Inside Google's self-driving cars
A look outside and inside Google's self-driving car project.
- Google's been testing self-driving cars in the Bay Area for several years, and has now logged more than 700,000 miles without any major accidents. The few it's had have been were not the computer's fault, the company says. Google's fleet uses these retrofitted Lexus RX 450h SUVs, but also uses Toyota Priuses.
- Google's driverless cars use LIDAR (Light Detection And Ranging) technology to see what's around them. The system, which is mounted on top of, and in the very middle of the vehicles, spins constantly to evaluate its surroundings. That does not come cheap, however. As of two years ago, Google said the systems cost $70,000 per car, something Google expects to drop if the cars were to be developed for a mass market.
- Short of the LiDAR sensor up top, Google's self-driving cars look just like any other car. Google has adorned them with "self-driving car" warnings on every side, just in case you're driving next to, or behind them and want to keep your distance.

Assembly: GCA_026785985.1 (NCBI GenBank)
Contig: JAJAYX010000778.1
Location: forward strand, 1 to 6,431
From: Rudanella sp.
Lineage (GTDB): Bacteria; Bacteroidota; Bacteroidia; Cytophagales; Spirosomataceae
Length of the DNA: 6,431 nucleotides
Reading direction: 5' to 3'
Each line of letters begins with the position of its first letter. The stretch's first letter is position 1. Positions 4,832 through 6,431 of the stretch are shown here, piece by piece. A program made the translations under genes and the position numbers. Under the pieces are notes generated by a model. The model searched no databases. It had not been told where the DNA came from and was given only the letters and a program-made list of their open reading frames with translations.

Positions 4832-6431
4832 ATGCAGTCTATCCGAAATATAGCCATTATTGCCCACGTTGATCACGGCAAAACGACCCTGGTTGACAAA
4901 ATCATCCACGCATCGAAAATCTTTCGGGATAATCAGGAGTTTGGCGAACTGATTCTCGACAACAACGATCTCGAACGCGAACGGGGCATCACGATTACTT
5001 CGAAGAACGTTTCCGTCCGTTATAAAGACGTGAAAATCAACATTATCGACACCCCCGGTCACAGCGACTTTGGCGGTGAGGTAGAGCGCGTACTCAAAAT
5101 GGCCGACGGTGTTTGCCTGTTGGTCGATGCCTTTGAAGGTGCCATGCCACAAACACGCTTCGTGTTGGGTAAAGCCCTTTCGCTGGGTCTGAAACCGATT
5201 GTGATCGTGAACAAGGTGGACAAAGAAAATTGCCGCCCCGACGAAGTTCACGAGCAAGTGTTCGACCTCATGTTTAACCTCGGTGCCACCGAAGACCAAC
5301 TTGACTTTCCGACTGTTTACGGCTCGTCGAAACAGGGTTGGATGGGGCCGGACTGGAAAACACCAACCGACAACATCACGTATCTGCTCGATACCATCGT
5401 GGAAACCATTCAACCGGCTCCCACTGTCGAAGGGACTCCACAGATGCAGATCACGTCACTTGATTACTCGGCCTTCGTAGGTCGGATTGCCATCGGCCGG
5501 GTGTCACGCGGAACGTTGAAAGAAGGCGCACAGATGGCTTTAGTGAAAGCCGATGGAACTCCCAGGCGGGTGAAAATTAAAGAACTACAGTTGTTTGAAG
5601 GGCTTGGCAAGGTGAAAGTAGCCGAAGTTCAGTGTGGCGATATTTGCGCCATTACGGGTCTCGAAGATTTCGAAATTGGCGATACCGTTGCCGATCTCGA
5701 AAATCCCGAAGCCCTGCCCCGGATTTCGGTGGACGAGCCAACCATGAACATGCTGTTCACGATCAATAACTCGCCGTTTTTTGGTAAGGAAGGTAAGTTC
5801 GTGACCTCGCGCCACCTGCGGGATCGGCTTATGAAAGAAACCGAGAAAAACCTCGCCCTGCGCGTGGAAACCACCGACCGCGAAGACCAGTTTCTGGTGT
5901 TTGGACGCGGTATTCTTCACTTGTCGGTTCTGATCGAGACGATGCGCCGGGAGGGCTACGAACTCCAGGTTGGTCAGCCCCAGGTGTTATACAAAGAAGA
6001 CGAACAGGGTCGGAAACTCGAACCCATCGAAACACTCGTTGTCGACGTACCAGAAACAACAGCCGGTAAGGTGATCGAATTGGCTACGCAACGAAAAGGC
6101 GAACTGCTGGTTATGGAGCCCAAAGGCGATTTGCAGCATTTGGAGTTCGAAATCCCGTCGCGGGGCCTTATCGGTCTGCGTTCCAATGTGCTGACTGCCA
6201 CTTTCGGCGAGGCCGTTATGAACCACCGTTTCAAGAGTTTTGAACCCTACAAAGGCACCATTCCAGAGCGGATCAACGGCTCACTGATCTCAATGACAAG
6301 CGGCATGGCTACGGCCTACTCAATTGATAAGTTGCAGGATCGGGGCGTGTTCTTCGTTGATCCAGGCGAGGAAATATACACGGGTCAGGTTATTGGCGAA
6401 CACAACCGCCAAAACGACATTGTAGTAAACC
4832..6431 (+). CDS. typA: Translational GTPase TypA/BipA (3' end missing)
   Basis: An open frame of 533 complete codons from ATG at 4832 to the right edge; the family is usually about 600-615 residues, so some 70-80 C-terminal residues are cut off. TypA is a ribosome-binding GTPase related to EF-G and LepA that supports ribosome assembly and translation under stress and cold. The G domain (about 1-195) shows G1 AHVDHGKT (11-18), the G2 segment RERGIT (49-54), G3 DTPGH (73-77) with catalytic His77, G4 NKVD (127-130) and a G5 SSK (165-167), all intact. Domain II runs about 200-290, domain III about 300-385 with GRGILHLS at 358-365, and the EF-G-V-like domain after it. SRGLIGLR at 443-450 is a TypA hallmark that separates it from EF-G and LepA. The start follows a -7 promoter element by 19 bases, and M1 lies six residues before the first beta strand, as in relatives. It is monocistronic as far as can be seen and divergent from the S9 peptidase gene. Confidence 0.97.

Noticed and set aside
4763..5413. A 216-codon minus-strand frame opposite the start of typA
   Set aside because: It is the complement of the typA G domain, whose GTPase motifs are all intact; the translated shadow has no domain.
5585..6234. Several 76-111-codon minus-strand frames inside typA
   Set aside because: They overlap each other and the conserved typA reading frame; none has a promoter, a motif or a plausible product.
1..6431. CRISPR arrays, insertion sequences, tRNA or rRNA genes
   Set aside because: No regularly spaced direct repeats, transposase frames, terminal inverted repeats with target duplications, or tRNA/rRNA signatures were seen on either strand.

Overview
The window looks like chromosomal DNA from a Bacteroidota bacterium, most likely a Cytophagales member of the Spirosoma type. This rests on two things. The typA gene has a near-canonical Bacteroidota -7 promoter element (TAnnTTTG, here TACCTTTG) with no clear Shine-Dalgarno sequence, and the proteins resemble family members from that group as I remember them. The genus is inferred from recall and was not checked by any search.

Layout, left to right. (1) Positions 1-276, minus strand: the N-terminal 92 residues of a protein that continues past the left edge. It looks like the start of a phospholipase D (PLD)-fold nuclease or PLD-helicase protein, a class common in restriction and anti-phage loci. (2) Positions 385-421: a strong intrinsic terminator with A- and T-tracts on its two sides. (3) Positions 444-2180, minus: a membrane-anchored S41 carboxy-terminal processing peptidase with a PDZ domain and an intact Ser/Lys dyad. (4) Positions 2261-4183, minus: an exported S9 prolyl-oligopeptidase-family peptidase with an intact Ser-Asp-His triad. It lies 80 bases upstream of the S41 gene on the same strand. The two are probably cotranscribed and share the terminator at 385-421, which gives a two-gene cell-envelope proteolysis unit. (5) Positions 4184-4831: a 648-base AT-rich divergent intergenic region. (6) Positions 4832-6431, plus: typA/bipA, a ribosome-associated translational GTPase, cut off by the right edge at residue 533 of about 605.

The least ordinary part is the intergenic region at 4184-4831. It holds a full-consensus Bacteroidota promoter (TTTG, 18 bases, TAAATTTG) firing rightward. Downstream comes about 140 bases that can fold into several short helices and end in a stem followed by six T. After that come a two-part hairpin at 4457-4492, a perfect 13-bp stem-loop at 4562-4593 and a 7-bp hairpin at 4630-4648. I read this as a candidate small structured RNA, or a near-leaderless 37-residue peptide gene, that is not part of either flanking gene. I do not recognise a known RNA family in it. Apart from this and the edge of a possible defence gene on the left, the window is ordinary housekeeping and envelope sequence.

- This is a demonstration unit of Google's self-driving car parked in Mountain View's Computer History Museum, just down the road from Google's headquarters. It was parked here just last week, as part of an exhibit about self-driving cars, though museum visitors can't actually take it for a test drive.
- Instead of a giant Lexus logo, the front of the car sports a radar unit that can detect what's ahead, as well as how fast it's going. This connects with the main system and tells the car to speed up or slow down.
- Unless you're looking closely, the inside of Google's self-driving cars looks pretty normal, and that's the point. Cameras and sensors are mounted up just above the windshield, but the dashboard is business as usual.
- There is one big difference though: this big, red button. Hit it, and the car basically reverts back to normal, giving you full control again. Think of it as a big power button, but for the computer that's driving you around town.
- A top-mounted camera captures what's in front of the car. It's part of a complex system that also includes an orientation sensor, the aforementioned LiDAR scanner, a position sensor, and an on-board processor that churns through the data to help tell the car what to do.
- As part of the test, Google's been recording video of the inside of its test cars, as well as some audio. This is printed smack dab in the middle of the dashboard. Google's also required passengers to accept a terms of service agreement that limits liability.